A parks maintenance crew in Arvada stumbled upon a historical artifact recently when they uncovered a 50-year-old tennis practice wall at Alice Sweet Thomas Park while performing regular maintenance.
This item is available in full to subscribers.
If you're a print subscriber, but do not yet have an online account, click here to create one.
Click here to see your options for becoming a subscriber.
If you made a voluntary contribution in 2022-2023 of $50 or more, but do not yet have an online account, click here to create one at no additional charge. VIP Digital Access includes access to all websites and online content.
A parks maintenance crew in Arvada stumbled upon a historical artifact recently when they uncovered a 50-year-old tennis practice wall at Alice Sweet Thomas Park while performing regular maintenance. Arvada’s Director of Vibrant Communities and Neighborhoods Enessa Janes said her department was considering the possibility of restoring the wall.
Janes said the wall was discovered during renovation of the tennis courts at Alice Sweet Thomas Park. A team was removing damaged siding and exposed the wood paneling underneath it, revealing the old practice wall.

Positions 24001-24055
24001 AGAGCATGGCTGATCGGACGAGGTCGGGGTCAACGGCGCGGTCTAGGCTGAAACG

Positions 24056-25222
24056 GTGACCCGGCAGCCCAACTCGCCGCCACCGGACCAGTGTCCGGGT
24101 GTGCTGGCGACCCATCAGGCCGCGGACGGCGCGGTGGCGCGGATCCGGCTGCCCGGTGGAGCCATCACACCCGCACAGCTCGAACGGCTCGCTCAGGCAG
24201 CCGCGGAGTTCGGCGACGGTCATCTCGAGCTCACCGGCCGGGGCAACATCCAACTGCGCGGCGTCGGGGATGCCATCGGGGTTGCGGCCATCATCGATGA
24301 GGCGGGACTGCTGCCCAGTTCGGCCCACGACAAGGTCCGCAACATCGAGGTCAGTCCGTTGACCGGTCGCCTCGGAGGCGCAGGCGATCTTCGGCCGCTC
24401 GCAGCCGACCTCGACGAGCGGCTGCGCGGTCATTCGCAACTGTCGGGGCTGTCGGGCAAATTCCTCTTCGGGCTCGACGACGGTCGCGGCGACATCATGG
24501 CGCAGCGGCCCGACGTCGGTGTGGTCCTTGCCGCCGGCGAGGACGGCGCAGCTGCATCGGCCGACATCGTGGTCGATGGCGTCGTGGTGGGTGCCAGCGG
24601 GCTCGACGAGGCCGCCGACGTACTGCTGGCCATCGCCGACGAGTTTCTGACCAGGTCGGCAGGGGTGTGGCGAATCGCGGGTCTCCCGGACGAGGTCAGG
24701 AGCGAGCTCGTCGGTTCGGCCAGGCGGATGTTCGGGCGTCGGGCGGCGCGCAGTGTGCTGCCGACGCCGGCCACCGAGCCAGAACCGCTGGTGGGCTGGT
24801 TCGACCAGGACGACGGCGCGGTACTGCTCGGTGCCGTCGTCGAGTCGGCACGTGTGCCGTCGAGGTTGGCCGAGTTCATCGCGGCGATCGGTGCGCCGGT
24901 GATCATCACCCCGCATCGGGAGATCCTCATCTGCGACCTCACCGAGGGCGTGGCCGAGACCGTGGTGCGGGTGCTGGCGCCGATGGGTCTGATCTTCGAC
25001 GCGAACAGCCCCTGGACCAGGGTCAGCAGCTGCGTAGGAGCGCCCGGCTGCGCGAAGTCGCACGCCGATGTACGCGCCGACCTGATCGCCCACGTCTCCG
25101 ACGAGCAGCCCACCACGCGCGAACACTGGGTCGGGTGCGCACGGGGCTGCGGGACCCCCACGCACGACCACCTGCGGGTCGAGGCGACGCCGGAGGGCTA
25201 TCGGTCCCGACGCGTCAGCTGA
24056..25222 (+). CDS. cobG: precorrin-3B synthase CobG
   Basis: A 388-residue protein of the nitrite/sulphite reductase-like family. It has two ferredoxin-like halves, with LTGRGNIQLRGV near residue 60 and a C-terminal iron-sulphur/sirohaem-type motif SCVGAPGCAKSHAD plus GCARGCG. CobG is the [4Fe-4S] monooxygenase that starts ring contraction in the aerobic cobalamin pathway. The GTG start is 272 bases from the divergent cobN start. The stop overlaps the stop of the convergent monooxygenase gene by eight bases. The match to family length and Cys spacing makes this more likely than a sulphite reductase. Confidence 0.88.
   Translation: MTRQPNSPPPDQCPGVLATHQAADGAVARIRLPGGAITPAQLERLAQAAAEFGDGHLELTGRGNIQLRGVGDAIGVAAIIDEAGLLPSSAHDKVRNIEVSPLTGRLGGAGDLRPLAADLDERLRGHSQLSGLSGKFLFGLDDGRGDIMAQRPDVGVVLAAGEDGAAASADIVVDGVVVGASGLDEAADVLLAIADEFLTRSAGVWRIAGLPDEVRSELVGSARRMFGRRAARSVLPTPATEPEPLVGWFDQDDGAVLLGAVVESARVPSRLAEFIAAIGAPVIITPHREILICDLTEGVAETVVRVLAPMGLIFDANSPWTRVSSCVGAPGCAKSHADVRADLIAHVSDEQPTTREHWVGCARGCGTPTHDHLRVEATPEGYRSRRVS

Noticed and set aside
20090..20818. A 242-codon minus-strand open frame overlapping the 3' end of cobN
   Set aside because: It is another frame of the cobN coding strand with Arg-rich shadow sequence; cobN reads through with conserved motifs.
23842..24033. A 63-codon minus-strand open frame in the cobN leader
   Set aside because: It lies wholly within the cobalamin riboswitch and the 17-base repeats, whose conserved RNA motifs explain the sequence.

“I’m not familiar with the historical significance,” Janes said. “The tennis courts were built in 1974; we have parks maintenance workers who’ve been here for three decades — this was a surprise. My hunch is it’s been covered up for a long time.
“It’s very cool and retro-looking,” Janes continued. “The unique look of the wall has generated interest into the city's plan.”
Janes said that plan is still up in the air. The wall is assembled using a tongue and groove method, which generally requires a more unique skill set to restore. Janes added that some of the wood has rotten and would have to be replaced. The wall was likely used to practice tennis individually.
“Right now, we’re exploring and gathering information to determine how much it would cost to restore the wood to a lasting condition,” Janes said. “The original plan was to remove the siding and put up new siding, but when we discovered the wood, we wanted to see how much it’d cost to fix it.”
Janes said that, unlike neighboring cities, Arvada doesn’t have designated funding for parks, historic preservation and trails, so when surprise projects like this come up, the department has to weigh it with other priorities.
“Parks compete against streets and utilities for resources,” Janes said. “It’s not as easy as just fixing it as it might be in other communities who do have that funding.”
For their part, Arvada Historical Society President Karen Miller said the organization would take a look at the wall and see if they could pitch in to help.
“We would at least want to look at it and see if we can round up some people that maybe could help restore it,” Miller said.
Other items that may interest you
We have noticed you are using an ad blocking plugin in your browser.
The revenue we receive from our advertisers helps make this site possible. We request you whitelist our site.